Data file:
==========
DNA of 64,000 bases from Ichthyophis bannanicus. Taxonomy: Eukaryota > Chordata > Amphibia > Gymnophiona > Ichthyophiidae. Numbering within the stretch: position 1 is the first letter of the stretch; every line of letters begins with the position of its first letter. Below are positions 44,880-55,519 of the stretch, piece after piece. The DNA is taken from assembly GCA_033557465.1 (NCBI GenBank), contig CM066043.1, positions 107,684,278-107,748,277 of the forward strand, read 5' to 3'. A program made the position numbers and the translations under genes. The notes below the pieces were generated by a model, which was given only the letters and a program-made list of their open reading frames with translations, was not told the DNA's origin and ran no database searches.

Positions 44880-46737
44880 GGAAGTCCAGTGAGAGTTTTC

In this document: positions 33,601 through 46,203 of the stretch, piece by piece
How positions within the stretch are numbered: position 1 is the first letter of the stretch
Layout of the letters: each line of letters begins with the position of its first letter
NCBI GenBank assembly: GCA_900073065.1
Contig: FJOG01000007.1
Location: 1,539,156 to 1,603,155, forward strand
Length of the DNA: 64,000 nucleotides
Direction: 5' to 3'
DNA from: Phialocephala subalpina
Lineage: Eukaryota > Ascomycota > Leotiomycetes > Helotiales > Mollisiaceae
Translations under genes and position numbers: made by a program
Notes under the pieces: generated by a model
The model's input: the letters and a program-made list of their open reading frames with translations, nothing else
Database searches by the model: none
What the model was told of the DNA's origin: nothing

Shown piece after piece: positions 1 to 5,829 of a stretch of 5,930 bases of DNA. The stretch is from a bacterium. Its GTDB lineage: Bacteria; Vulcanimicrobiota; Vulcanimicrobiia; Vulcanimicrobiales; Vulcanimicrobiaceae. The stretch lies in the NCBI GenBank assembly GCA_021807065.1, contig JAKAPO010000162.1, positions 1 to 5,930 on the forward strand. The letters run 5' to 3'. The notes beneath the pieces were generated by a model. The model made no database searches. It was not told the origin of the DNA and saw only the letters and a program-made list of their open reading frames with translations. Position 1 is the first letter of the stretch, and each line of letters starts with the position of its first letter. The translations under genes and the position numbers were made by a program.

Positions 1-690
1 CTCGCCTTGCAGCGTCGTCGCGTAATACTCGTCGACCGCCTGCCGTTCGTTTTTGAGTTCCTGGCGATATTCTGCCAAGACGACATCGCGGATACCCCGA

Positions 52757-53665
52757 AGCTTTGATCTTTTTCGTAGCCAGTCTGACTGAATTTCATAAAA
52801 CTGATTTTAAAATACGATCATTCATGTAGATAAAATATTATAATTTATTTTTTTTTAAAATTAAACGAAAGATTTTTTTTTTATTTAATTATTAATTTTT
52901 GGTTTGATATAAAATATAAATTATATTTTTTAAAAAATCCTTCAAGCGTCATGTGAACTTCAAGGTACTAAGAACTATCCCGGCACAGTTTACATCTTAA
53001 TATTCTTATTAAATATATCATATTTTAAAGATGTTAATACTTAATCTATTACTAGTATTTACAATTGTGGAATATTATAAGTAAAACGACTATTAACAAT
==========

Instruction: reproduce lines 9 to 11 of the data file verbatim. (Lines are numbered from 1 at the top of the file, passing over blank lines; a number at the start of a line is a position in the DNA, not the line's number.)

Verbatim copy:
Location: 1,539,156 to 1,603,155, forward strand
Length of the DNA: 64,000 nucleotides
Direction: 5' to 3'